Public consultation on major Nottingham University Hospitals plans moves a step closer

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A public consultation on major plans to upgrade Nottingham University Hospitals (NUH) will take place before March 2024.

The ‘Tomorrow’s NUH’ programme has been described as a ‘once in a generation’ opportunity to redevelop hospital services to address health inequalities and spark economic regeneration.

NUH which runs Queen’s Medical Centre (QMC) and City Hospital, was chosen as one of 40 major hospitals to be funded by the Government to make the changes.

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But the Government announced a delay to the plans earlier in May, meaning the work will not be complete by the end of 2030.

An artists impression of how the new-look QMC might look. Photo: SubmittedAn artists impression of how the new-look QMC might look. Photo: Submitted
An artists impression of how the new-look QMC might look. Photo: Submitted

Now, Nottingham Council documents reveal plans to carry out a public consultation on the project will progress, but only ‘in due course’.

However, reports also state the public consultation should conclude before the start of the pre-election period for the mayoral election in late march 2024.

The NHS says the exact timings on the public consultation are still to be agreed.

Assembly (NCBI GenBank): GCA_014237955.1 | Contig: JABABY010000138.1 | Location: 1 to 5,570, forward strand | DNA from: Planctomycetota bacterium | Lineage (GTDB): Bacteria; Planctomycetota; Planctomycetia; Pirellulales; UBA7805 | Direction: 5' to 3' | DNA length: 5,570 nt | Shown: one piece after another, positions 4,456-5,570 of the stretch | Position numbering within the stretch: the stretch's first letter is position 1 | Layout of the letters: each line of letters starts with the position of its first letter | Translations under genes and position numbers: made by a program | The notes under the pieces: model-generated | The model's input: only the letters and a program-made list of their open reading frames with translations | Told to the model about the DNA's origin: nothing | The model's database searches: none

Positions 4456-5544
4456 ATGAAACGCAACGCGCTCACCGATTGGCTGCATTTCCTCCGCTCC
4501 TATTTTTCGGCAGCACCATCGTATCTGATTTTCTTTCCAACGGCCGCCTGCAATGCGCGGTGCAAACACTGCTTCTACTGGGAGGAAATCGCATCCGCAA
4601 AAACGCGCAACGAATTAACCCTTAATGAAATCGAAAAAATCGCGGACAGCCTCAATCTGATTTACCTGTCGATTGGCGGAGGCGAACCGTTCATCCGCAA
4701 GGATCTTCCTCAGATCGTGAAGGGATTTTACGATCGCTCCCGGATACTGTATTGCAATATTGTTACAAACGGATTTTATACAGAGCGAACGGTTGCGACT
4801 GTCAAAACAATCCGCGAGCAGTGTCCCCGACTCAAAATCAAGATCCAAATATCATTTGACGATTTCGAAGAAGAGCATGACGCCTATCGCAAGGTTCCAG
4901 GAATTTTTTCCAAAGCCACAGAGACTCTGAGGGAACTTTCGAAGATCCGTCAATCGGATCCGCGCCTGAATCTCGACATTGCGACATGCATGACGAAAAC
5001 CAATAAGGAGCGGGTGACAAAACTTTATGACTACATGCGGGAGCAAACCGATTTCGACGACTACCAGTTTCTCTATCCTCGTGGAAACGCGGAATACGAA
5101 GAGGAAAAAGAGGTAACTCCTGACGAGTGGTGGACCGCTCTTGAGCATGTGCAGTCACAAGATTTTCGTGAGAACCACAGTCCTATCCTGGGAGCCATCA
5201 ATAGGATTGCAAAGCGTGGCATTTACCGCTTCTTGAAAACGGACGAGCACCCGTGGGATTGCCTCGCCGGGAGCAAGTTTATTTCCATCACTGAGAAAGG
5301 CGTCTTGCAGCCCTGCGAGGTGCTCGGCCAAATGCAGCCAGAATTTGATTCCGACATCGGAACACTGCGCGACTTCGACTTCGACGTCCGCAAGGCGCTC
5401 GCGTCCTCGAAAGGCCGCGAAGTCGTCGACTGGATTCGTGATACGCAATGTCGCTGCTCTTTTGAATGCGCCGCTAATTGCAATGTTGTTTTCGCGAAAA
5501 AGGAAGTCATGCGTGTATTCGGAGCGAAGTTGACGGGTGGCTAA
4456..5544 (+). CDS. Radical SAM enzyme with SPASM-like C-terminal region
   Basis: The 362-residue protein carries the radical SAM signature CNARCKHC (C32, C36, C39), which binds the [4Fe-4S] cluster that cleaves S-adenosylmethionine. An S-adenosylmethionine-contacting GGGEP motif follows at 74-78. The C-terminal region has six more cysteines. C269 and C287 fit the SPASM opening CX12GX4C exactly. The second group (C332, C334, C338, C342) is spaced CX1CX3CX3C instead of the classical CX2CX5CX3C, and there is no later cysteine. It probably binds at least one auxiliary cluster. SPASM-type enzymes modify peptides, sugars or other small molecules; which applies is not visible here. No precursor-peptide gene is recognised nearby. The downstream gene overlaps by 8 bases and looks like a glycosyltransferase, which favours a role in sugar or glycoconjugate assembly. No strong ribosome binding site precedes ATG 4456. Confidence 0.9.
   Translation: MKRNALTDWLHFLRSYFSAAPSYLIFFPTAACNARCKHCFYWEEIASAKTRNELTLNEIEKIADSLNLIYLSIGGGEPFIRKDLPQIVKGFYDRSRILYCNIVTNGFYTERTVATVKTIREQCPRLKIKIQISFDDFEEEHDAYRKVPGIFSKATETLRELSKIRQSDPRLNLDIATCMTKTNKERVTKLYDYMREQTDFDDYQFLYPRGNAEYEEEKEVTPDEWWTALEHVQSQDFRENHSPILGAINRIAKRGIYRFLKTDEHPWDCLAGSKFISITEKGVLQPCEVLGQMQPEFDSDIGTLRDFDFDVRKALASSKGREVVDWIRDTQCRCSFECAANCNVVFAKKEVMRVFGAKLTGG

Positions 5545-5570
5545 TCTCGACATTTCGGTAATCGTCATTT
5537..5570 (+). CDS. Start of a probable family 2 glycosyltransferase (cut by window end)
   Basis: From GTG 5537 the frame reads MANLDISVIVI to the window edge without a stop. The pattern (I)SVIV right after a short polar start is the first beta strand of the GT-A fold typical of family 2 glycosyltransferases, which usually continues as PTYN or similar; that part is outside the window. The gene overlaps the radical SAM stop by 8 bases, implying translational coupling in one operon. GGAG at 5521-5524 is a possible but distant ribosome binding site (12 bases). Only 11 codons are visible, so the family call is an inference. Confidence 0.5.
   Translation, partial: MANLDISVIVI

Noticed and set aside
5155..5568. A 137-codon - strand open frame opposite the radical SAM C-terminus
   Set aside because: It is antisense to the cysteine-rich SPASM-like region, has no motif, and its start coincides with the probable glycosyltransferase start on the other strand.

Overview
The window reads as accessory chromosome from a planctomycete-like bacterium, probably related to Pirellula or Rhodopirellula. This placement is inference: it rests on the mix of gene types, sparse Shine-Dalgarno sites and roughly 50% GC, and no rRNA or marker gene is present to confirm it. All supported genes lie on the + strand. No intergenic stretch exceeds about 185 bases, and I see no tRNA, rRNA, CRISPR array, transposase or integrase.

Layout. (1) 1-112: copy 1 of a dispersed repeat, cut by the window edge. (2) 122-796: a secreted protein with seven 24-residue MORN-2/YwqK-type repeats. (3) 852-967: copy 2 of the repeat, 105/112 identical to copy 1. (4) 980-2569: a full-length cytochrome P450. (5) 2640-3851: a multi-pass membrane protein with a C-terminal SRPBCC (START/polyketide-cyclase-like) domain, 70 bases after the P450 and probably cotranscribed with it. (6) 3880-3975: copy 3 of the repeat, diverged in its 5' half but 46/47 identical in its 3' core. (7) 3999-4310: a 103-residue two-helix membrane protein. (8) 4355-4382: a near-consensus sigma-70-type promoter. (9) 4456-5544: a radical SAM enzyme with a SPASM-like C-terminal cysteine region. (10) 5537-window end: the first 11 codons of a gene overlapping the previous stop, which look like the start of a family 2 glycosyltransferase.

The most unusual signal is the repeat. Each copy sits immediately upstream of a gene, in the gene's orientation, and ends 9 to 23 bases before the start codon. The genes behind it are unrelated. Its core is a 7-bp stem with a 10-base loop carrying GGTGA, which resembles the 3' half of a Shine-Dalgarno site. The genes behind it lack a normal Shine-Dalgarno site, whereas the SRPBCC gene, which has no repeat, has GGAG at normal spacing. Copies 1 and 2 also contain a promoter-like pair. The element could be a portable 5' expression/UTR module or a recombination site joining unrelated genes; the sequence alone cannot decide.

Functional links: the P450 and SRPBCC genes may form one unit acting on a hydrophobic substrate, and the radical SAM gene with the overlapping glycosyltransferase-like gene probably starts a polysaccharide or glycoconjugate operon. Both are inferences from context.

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The plans could see maternity and neonatal services being merged at QMC in a new women’s and children’s hospital.

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Most planned operations, such as hip replacements and cataract surgery, would be delivered at the City Hospital, with some emergency care moving to the QMC.

Cancer treatment would continue to be delivered across both sites.

The vision is to turn City Hospital into a ‘centre of excellence for elective care’.

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NHS bosses from the Integrated Care Board (ICB) will attend Nottingham Council’s health scrutiny committee on October 12 to give an update on the plans.

The ICB says it has completed the Pre-Consultation Business Case and NHS England has confirmed the funding and ‘given support to proceed to full public consultation’.

Council documents said: “This has been developed over several years, with significant clinical engagement and public engagement on broad proposals as they emerged.”

So far, three rounds of engagement with the public have been carried out between 2020 and 2023.

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The ICB says that overall, the responses have shown ‘broad support’ for the plans with 78 per cent of respondents saying they were strongly/somewhat supportive of the plans.

In total, almost 3,850 people have so far had input into the plans.

The committee will be asked to approve the principle of proceeding to a public consultation on the plans.

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